(For our Christmas post this year, several contributors have turned in Christmas meditations. Each will be labeled separately with the name of its actual author.)
Among the chief features of Christmas is a grand paradox: one that overthrew the world. The most vulnerable thing imaginable, an infant new to the world, was the Creator and Judge of the world. The greatness of the Christian creed emanates from this stupendous reversal. There in a manger is the germ of all charity, all sacrificial love, and the brotherhood of man. That any unbeliever ever thought to look sympathetically upon the downtrodden, the lowly, poor, is merely a distant afterimage of that original condescension of divinity to our poor, nasty, brutish and lowly human estate.
Being myself the father of a newborn (pictured below), the helplessness of babes impresses my mind quite directly. The ancient world exposed and slaughtered its infants regularly. The decaying modern world slaughters them as well. The creed of the cross of Christ calls its Savior one.
And it does so on this, our most joyous day.
(And go Broncos!)
I believe it was Chesterton who said that the birth of every baby is God's way of telling the world to keep going, yet when I set the dreary faithlessness of this world against that baby who lay first in his mother's arms and then in his manger, I am invariably led to a melancholic wondering: why did he bother? The world is such an incessant Babel of human conflict, a festering sore of suffering, strife, persecution, disease and calamity. We can't think straight, or make the most obvious moral distinctions, or treat each other decently, or, where manners are somewhat in vogue, barely restrain beneath a civilized veneer the genuinely vicious contempt we hold for those who won't see things our way. Should the contempt know no moral constraints, some of the things people are capable of doing to other people are quite literally unspeakable. In fact, that baby in the manger would end up victim to one of those 'things.'
And He knew it all beforehand: that He, most perfectly innocent, would be born into the arms of the most innocent of mothers, live long enough to tell us the truth, then be tortured and murdered for it, knowing all the while that mankind would afterwards go on doing pretty much what it always has, with no end in sight. There wasn't even anything unique about a man being tortured and murdered. It has been the end of many, though this man's end was supposed to be different because it was somehow for us, not only in the way that a man might sacrifice his life for another, but in this mysterious shouldering of a burden, this taking on the sins of the world. How that can happen I have no idea. I do know that, whatever He confronted in Gethsemane - whatever He saw, felt, took into His very being - He merely sweated blood for what would have killed a mere mortal. But still we go on our way, and so still I wonder: what was the point? Why bother? What is it about you and me and all the rest of this vale of corruption that makes us worth His trouble?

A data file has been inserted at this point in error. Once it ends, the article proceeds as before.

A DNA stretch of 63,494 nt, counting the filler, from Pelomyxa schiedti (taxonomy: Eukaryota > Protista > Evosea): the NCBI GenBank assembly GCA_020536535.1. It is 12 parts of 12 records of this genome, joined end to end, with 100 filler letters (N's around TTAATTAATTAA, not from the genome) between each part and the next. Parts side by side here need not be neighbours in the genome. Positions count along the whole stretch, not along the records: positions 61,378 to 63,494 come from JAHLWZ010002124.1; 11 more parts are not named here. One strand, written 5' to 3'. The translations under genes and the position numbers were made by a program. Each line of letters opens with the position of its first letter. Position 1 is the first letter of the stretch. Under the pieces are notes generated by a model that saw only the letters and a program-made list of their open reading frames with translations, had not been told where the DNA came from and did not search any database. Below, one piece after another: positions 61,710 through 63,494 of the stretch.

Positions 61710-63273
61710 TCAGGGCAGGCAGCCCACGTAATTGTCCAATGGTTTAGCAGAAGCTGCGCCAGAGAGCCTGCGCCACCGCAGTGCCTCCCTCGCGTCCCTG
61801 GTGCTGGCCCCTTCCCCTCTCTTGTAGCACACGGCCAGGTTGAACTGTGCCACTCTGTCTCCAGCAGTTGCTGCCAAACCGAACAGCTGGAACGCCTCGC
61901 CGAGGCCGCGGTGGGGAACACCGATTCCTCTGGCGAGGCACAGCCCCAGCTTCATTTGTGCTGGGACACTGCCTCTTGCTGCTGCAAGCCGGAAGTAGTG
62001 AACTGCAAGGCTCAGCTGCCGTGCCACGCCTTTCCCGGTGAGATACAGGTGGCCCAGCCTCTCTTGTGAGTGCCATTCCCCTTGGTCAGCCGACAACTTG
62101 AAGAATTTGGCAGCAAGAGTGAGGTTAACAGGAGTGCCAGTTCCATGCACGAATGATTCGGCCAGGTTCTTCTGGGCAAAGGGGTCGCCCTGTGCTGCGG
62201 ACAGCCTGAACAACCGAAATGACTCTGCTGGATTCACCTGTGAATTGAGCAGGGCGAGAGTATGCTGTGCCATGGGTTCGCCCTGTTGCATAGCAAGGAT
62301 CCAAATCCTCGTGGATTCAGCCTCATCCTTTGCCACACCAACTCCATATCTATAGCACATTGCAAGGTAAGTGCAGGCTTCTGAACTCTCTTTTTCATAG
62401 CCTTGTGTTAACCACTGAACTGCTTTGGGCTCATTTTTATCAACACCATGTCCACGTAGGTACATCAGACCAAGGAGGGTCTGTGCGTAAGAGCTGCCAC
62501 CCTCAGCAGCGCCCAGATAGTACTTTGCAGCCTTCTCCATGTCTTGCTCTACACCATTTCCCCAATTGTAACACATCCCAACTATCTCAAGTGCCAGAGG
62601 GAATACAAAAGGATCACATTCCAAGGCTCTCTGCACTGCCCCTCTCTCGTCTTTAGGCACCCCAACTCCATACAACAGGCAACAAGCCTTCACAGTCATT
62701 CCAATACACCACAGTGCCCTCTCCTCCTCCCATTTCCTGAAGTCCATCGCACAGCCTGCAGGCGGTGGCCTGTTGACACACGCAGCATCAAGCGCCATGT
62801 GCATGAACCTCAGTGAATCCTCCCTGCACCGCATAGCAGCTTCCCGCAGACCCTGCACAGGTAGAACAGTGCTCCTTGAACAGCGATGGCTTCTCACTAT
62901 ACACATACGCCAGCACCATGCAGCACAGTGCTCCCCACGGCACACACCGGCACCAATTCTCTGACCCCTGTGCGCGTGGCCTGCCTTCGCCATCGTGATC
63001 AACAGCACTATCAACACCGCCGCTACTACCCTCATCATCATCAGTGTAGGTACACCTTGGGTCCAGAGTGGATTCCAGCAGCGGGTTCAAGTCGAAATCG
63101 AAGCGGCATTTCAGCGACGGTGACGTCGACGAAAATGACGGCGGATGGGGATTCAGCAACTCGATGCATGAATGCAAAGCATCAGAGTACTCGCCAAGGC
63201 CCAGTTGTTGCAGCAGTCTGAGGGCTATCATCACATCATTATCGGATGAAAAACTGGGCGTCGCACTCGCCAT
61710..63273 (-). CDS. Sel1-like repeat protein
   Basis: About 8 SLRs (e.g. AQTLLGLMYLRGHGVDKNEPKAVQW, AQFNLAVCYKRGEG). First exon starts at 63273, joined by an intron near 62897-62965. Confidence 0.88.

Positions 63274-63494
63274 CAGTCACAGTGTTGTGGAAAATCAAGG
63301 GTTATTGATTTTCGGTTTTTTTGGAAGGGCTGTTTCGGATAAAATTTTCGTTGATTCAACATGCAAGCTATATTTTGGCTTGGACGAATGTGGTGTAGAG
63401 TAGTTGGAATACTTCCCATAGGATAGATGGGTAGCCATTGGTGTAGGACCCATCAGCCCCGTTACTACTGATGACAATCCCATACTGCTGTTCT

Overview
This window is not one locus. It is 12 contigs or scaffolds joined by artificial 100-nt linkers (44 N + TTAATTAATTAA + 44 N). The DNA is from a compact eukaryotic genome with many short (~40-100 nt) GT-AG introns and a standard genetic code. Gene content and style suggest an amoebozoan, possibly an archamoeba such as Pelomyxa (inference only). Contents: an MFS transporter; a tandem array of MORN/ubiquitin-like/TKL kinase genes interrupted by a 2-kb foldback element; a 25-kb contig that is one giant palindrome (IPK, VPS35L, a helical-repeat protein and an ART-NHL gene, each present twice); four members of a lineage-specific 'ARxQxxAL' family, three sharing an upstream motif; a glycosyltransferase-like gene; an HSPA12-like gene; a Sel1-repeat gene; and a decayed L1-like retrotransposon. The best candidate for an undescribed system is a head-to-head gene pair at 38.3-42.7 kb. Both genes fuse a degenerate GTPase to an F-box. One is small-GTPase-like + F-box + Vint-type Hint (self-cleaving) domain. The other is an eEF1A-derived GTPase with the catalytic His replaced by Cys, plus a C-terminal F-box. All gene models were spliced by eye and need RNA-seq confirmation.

To ask the question is to ask why He made us at all, and to ask that is to doubt the very nature of His love, and if I am not to doubt it then I am forced to a conclusion: that His appears to be not very much like yours and mine. It is not a thing offered in greatness of heart only later to be withdrawn at the first sign of disappointment, or meted out in stingy parcels according to how deserving you are from one moment to the next, as though He were subject to mood swings. He doesn't offer it to some and withhold it from others. It is there always and forever, without end. You can withhold from Him, but He cannot from you. On the crests of life's ocean we rise and into its troughs we fall, while He, like a lighthouse, remains in one place, that when lost we may find our way. We waver in our commitments with every wind, while He remains constant. Even in this very poor Christian, of whose evil He knew before my conception, he finds something worth taking note of, some remnant worth saving, or worth trying to save. I don't think He came for such a trivial reason as to save my life, but to save me from myself. The good of one saint outweighs my million evil thoughts and actions, and those of a million others. Love creates, and can create only what is good. God will die if He must to bring the good, to bring you and me, back to life. If this is not true of Him, then there is no truth worth having.